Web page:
“When we say we’re going to be some place, we show up,” Christie said that day, turning to Blum, who at the time was trying to beat a fellow Dubuque resident for the 1st Congressional District seat.

Later that day, Blum told The Daily Iowan he had been in contact with representatives with former Massachusetts governor and 2012 GOP presidential nominee Mitt Romney to stump for him.

While Romney did indeed return to Iowa to stump for then-U.S. Senate candidate Joni Ernst, no campaign stump for Blum panned out.

Even before winning election against fellow Dubuque resident Democrat Pat Murphy, Blum’s strategy has been apparent.

The more stump speeches he earned praise from by Republican powerbrokers, the better name recognition he received and more likely voters would be to know who he was when they went to their polling places that November.

Blum graphic

The 1st District — which includes Cedar Rapids, Waterloo, Cedar Falls, and Dubuque — tends to vote Democratic; it also has a strong independent and no-party voter presence, according to Iowa Secretary of State Office records.

“You bring them out, man,” was all Carson, a Republican presidential hopeful, had to say about Blum in May.

“He pulls no punches,” Chris Budzisz, a Loras College associate professor of politics and director of the Loras Poll, said of Blum’s political demeanor, which has been marked by his decision to vote against Rep. John Boehner, R-Ohio, for U.S. House Speaker.

But as Blum steps up efforts to bring in out-of-state support, his rivals are digging deep.

“Shame on Blum for using our tax money to pay to promote his own re-election campaign and spread misinformation about Planned Parenthood,” read a recent email to supporters from 1st District Democratic candidate Monica Vernon.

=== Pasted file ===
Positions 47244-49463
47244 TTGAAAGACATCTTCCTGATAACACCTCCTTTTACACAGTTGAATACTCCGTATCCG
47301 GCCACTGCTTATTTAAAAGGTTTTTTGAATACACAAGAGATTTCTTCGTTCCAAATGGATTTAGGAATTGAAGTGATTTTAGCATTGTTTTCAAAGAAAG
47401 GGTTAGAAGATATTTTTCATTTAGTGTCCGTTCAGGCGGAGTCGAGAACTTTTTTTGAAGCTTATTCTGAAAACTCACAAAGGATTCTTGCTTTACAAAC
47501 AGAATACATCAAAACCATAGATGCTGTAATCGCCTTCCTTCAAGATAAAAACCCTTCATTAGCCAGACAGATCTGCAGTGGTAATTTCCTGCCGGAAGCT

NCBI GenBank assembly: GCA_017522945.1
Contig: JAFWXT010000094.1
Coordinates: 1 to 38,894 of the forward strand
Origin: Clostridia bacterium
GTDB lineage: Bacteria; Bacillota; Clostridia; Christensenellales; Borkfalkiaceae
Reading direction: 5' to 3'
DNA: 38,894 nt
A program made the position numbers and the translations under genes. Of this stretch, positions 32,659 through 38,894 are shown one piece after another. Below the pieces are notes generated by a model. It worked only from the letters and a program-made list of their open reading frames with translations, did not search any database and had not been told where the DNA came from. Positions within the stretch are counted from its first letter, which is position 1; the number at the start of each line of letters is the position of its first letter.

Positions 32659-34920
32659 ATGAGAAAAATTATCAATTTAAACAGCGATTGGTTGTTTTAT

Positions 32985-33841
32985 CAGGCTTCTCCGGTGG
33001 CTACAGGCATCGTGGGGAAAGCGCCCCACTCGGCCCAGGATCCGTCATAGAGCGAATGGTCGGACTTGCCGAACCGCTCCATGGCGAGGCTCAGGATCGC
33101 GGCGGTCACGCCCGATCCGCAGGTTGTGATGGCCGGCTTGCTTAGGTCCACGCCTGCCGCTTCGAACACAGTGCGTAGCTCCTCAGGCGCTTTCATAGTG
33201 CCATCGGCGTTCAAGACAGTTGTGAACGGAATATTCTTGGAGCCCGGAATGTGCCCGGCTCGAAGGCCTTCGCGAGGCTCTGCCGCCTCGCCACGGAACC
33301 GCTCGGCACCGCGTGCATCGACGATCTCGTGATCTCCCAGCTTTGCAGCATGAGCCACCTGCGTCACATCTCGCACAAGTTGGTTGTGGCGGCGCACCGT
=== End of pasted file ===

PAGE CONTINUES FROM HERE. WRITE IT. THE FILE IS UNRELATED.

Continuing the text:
Added Democratic Congressional Campaign Committee communications director, Matt Thornton:

“Since coming to Washington, Congressman Blum has taken his lead from Steve King and other tea-party extremists, and he has spent more time hobnobbing with fringe candidates like Ben Carson than solving problems for his constituents,” he said in a statement. “It’s no wonder that even the Republican Party is accepting what Iowans already know: that Rod Blum will be a One-Term Wonder.”

From January to the beginning of this month, Blum missed 14 of 493 roll-call votes on Capitol Hill, according to a review of congressional records. At 2.8 percent, that is on par with the median of 2.2 percent among the lifetime records of representatives currently serving.

Candidates tend to almost always be the most vulnerable in their first re-election, Budzisz said, and for a candidate such as Blum, whose re-election speeches are almost the same as the ones given during his first campaign, that will present a major hurdle.

It remains to be seen as to whether that vote against Boehner will have lingering effects on Blum’s re-election campaign or whether it will be “water under the bridge,” Budzisz said.

For David Wasserman, the House editor at the Cook Political Report, Blum’s missed votes aren’t what makes him one of the top three most endangered Republicans in the House in 2016. Rather, it’s his aggressive position to oppose the party’s establishment.

“Here’s someone who alienated much of his own party’s leadership,” Wasserman said. “It would be surprising if he were to win election.”